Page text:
This preview shows pages 1–3. Sign up to view the full content.
This preview has intentionally blurred sections. Sign up to view the full version.View Full Document
Unformatted text preview: July 20, 2005 Hewlett-Packard to Lay Off 14,500 in Turnaround Effort By GARY RIVLIN; VIKAS BAJAJ CONTRIBUTED REPORTING FROM NEW YORK FOR THIS ARTICLE Hewlett-Packard announced Tuesday that it will lay off 14,500 workers, or nearly 10 percent of its staff, over the next 18 months as part of a revamping plan that the company's executives hope will turn around the struggling fortunes of the giant computer and printer maker. The cuts come four months into the tenure of Mark V. Hurd, who took over as chief executive on April 1. Mr. Hurd was named to lead the company after the board dismissed Carleton S. Fiorina for failing to carry out an ambitious corporate strategy to compete with the likes of I.B.M. and Dell. The company also announced that starting Jan. 1, it would no longer contribute to the pension plans of its employees in the United States. Mr. Hurd would provide no details on the geographical distribution of layoffs except to say that the cuts would be felt worldwide. The majority of Hewlett's employees -- 93,000 out of a total force of 151,000 -- work in offices abroad. The majority of those losing their jobs in the coming months work in support functions, like human resources and finance, or in areas that have been identified as redundant, Mr. Hurd said. The remainder of the cuts will be felt across the company, which sells everything from personal computers, printers and plasma television sets to multimillion-dollar computing systems that large corporations use to operate central data centers. ''Our objective was to lay out a simpler, nimbler, more efficient H.-P.,'' Mr. Hurd said in an interview after Tuesday's announcement. ''We're trying hard to do a simplification of the company and clarify roles and clarify responsibilities while secondarily dealing with cost issues.'' While the company will offer a voluntary retirement program, Mr. Hurd said ''the majority of the head count reductions will be achieved through involuntary actions.'' The company expects to complete the layoffs by November 2006, which marks the start of its fiscal year 2007. By that point, the company estimates that it will save $1.6 billion annually on labor costs with an additional $300 million in annual savings from reduced pension costs. ''Carly's strength was one of vision, but her weakness was one of execution, so Hurd has to come in and clean house,'' said Rob Enderle, an analyst with the Enderle Group, a research firm based in San Jose, Calif. ''He is having to do a fairly sharp reduction to get the costs in line with where they need to be.'' Before joining Hewlett, Mr. Hurd was the president and chief executive of NCR, a maker of computers and automated bank teller machines based in Dayton, Ohio, and was known as a low-profile problem-solver. Despite calls by some financial analysts to jettison one or more business units, if not cleave the company in two, Mr. Hurd said Hewlett would leave unchanged its strategy of offering a full range of digital products and computer services to business and consumers alike. computer services to business and consumers alike....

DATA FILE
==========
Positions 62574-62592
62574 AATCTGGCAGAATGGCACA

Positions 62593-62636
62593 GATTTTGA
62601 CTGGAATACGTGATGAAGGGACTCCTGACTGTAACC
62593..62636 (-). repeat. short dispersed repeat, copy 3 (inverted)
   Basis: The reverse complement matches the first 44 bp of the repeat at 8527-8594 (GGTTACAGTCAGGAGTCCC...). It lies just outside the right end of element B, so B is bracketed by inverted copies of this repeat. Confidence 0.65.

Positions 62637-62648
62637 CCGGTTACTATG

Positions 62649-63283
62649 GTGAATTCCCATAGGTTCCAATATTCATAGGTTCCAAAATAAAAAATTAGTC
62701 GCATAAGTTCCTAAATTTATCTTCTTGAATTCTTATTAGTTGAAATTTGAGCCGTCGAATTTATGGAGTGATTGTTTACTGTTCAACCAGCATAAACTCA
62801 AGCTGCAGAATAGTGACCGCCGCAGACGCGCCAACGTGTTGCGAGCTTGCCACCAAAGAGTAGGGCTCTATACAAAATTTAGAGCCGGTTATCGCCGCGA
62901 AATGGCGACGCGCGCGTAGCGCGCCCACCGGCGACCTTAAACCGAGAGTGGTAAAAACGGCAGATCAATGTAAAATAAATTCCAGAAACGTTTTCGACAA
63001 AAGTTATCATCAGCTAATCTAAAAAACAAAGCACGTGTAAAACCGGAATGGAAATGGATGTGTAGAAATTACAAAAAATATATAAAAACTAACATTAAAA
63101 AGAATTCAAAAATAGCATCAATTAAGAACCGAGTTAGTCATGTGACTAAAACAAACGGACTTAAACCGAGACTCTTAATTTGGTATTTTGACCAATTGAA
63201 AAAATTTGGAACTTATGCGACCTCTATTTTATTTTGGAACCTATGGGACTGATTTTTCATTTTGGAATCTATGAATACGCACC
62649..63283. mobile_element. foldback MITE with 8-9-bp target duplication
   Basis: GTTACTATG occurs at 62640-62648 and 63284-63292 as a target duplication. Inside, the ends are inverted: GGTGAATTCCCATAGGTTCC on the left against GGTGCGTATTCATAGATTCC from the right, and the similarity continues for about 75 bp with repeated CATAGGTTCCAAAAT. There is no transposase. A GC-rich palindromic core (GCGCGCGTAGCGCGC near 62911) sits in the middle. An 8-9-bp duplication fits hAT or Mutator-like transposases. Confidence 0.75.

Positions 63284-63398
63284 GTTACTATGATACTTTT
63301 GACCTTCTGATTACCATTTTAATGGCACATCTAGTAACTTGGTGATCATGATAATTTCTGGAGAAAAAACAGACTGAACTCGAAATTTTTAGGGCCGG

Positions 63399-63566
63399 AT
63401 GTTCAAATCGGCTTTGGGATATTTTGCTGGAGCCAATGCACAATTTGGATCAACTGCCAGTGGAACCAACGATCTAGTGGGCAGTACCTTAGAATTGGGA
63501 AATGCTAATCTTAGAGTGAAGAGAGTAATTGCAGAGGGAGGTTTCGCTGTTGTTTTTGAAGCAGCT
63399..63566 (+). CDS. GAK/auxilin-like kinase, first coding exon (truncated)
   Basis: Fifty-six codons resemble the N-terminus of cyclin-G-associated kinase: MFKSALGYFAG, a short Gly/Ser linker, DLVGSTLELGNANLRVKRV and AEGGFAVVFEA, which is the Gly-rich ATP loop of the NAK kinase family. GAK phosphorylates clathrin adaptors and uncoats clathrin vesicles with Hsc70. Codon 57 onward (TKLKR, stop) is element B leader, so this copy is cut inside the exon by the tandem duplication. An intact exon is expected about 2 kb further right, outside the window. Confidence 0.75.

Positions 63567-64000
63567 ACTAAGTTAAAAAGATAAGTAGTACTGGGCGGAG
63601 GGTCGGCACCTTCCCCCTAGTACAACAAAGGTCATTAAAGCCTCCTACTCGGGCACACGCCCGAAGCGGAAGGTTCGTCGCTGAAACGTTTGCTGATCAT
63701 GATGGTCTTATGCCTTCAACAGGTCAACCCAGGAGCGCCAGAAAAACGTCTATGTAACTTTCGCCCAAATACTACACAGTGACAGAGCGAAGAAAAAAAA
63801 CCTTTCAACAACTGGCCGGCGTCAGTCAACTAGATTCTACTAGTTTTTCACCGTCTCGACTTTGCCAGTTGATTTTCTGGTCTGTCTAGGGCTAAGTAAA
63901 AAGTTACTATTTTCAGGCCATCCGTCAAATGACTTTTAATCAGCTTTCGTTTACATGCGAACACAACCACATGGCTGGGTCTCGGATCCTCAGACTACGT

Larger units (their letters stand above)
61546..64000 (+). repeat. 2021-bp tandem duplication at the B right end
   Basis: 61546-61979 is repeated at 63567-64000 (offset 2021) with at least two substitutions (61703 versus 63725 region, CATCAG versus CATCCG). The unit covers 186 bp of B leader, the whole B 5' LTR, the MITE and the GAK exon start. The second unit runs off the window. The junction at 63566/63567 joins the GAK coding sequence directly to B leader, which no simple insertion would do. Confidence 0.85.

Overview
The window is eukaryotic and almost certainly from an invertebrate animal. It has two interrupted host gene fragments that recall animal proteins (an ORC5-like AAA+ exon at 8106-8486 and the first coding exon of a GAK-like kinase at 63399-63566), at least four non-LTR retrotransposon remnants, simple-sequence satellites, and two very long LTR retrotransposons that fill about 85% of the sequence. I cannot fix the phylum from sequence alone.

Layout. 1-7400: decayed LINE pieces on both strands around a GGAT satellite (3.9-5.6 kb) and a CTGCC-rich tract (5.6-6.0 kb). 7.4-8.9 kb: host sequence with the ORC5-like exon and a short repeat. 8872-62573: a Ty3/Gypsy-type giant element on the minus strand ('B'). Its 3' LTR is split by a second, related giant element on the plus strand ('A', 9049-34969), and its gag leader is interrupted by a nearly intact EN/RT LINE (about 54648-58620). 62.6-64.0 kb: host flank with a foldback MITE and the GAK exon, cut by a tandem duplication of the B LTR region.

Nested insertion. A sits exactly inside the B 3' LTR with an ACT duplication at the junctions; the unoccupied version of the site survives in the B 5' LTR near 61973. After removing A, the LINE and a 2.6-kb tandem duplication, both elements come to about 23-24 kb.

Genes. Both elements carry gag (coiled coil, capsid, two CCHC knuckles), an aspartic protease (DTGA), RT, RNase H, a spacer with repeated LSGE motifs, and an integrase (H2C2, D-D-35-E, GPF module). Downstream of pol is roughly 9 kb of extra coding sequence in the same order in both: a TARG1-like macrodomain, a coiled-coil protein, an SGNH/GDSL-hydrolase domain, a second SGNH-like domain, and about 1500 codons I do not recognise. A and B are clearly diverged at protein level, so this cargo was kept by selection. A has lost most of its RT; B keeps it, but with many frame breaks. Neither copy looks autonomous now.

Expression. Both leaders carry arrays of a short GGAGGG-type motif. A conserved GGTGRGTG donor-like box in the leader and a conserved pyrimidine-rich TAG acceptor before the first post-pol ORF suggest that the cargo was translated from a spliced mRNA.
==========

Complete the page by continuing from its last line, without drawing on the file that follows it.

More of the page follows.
View Full Document
This note was uploaded on 05/31/2008 for the course MBAC 6010 taught by Professor Bonner during the Spring '08 term at Colorado.
- Spring '08